Some proponents of family tax credits claim the credits do not create more dependency on government, but only reduce a family's tax burden. Steve Schuck, President of Coloradans for School Choice and the major backer of the 1998 tax credit initiative, suffers no such illusions. As literature from Schuck's organization states, "If eligible taxpayers owe less in Colorado taxes than the amount of the credit, they receive a check from the state to cover the balance of the tax refund." Of course, on the flip side of the coin, families who pay higher taxes will not be fully reimbursed, and the broader population without school-age children must of course continue to pay the full burden.
Schuck, however, erroneously imagines that family tax credits can subsidize private schools without increasing the level of state regulation. The thinking is, because the tax subsidies would go indirectly to the schools through the families, the legislature wouldn't directly regulate the schools. This is wishful thinking. Everyone will realize that the schools are indeed receiving a tax subsidy.
But the text of the proposed tax credit law even states, "[N]either the state nor any subdivision thereof shall use this section to increase its regulatory role over the education of children in non-public schools beyond that exercised on January 1, 1998." Of course, this text would not prevent the legislature from increasing regulatory burdens because of the tax subsidies, without technically using this section of the law for the purpose. In other words, the text of the proposal is a dream come true for lawyers and politicians.
Family tax credits, then, do not solve the problems of government dependency and government regulation. What about donor tax credits, which offer tax credits only to those who contribute to scholarship foundations? Angell's proposal is, I must admit, the most clever and least objectionable of the education tax subsidy proposals. Significantly, Angell's plan does not permit a credit greater than an individual's tax burden. It also limits the amount of the tax credit. In the Colorado version the credit cannot exceed $500 of one's state income tax.
Fritz offered some devastating arguments against the donor tax credit in his debate with Angell. As Fritz showed, the donor tax credit still perpetuates both dependency on government and the danger of more regulations.
Angell does not believe that donor tax credits will create more dependency. Angell calls his proposal a system of "private, voluntary funding." However, this characterization is deceptive, as Fritz pointed out. The plan still relies on government to redistribute income by force. Fritz drew the analogy of a mugger who gave his loot to a good cause: would the mugging thereby be justified? This is the situation the Angell plan would create. The state would in effect be demanding: "Give me your money, or give it to the scholarship fund." There is nothing "voluntary" about it. And, of course, the plan makes the recipients of the money dependent upon government force.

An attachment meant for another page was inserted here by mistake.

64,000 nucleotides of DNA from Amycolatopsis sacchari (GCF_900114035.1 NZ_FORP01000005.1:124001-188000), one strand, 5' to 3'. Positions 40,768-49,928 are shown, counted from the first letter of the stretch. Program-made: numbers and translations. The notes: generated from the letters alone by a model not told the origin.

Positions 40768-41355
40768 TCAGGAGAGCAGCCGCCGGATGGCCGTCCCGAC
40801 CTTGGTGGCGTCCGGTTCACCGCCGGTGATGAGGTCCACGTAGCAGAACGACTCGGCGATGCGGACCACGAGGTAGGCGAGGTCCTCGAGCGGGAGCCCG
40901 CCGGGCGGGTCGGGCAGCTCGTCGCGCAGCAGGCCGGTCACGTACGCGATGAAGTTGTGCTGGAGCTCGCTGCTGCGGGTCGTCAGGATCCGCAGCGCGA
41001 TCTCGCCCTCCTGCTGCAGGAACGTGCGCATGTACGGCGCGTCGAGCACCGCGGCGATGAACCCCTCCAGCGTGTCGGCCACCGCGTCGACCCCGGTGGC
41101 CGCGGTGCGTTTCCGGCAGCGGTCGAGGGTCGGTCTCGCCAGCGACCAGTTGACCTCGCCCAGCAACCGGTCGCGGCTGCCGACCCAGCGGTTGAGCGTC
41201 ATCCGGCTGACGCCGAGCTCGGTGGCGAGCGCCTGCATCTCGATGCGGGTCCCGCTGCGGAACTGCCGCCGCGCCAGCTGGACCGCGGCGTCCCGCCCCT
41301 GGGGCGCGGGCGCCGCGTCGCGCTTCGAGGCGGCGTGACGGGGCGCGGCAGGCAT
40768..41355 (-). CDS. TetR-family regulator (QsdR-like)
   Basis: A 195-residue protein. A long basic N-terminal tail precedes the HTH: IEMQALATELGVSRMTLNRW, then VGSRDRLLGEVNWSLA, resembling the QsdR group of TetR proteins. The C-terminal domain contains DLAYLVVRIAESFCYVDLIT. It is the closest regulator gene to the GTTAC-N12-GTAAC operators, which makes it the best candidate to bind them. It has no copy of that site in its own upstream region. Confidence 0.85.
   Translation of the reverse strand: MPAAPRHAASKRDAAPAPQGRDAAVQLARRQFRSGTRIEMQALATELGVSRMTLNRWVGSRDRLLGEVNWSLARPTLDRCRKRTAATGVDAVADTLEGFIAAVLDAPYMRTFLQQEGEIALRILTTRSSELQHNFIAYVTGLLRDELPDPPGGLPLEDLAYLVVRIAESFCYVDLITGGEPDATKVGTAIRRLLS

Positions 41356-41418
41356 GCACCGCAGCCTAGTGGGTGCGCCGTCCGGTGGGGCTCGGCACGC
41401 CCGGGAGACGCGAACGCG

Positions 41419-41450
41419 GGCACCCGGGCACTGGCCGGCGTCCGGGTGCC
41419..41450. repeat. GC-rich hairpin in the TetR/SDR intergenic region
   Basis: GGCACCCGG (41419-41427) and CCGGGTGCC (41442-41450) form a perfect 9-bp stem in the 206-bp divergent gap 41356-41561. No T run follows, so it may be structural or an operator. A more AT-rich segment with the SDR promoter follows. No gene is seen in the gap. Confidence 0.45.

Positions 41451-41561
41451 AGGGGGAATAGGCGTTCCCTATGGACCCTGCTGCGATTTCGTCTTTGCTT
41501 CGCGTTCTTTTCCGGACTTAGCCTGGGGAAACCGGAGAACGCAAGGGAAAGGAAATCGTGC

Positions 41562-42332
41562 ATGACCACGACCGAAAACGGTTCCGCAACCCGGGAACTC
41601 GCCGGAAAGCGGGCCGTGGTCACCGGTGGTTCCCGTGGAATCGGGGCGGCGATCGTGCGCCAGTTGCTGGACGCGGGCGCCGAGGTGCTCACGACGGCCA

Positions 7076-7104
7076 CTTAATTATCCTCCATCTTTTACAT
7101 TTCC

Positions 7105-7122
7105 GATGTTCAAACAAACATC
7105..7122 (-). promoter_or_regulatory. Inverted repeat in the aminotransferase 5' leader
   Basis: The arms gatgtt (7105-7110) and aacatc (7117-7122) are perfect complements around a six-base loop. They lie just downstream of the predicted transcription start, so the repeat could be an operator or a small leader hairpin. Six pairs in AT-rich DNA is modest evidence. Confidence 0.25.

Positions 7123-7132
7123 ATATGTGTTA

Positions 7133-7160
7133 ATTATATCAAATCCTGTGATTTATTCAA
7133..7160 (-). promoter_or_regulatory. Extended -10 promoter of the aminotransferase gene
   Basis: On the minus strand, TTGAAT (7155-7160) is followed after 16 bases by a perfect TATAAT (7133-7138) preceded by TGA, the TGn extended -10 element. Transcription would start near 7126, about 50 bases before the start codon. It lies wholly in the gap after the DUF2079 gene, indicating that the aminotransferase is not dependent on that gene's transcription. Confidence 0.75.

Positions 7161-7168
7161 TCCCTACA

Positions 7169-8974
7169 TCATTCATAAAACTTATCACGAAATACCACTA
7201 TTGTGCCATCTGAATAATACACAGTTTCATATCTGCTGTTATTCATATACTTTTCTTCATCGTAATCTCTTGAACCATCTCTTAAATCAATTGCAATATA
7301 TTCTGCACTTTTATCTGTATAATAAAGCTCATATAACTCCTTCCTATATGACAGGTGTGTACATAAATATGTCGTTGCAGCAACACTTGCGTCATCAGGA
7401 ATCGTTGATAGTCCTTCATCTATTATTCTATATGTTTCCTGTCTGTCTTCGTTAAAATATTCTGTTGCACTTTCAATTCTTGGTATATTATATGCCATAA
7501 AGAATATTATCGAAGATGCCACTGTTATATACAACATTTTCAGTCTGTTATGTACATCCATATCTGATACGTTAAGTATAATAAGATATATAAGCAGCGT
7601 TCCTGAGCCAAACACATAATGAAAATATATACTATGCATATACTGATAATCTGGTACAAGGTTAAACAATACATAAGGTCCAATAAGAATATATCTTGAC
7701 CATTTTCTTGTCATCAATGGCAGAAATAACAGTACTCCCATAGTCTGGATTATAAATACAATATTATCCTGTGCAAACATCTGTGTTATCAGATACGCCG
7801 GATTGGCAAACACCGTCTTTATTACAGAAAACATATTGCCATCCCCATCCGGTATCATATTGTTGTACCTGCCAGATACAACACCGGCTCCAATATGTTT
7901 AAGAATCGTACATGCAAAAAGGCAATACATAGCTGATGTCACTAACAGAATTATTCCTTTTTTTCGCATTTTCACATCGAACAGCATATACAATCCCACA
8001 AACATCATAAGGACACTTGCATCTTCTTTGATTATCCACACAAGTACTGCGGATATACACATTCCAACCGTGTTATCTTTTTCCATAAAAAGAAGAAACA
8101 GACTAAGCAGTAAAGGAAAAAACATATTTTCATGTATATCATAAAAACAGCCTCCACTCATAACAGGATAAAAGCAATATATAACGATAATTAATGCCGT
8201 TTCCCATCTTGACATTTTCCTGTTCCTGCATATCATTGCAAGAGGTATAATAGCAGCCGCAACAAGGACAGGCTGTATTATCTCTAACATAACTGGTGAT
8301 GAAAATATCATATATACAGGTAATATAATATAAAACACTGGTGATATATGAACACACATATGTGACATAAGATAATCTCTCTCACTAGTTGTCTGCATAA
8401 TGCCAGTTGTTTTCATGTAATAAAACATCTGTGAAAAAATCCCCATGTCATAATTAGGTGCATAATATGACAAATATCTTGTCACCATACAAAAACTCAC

Angell is also overlooking the obvious danger that the government will simply raise taxes to compensate for the revenue lost to the scholarship funds. Colorado has some restraints on increasing taxes, but these restraints can be over-ridden fairly easily, and other states have much weaker restraints.
Angell fired back at Fritz that Fritz's organization benefits from "tax-exempt status" as a non-profit. However, as Fritz noted, donations to a non-profit are not credited by the government; they are merely counted as write-offs which reduce an individual's tax burden by only a small fraction of the donation to the non-profit. Non-profits, while not necessarily a good idea, do not for the most part depend on the forcible redistribution of wealth.
Fritz presented a clear, simple analogy relevant to the entire libertarian critique of the state. Sex, noted Fritz, is inherently a beautiful thing (he referred to it as the "marriage act" so as not to offend the more sensitive ears). However, forced sex, though it might look the same and have the same physical results, is obviously not the same act as voluntary sex. "Rape," forced sex, is a perversion of sex and an atrocity, and it is anything but a "blessing" to either party, as Fritz put it, simply because it is forced. Similarly, charity is inherently a beautiful act. Forced charity is something altogether different.
All the advocates of education tax subsidies at SepCon exhorted "us" to "do something" about the deteriorated condition of American education. Fritz's plan, to draw people into market education one family at a time, is seen as too distant, too difficult. If only we could hurry up the process by political means! Unfortunately, the attitude that we can fix everything with government is what got us into our present messes. As Fritz pointed out, if our goal is a market system of education in which no family is dependent on the government, making more people dependent on government via education tax subsidies is hardly a step in the right direction.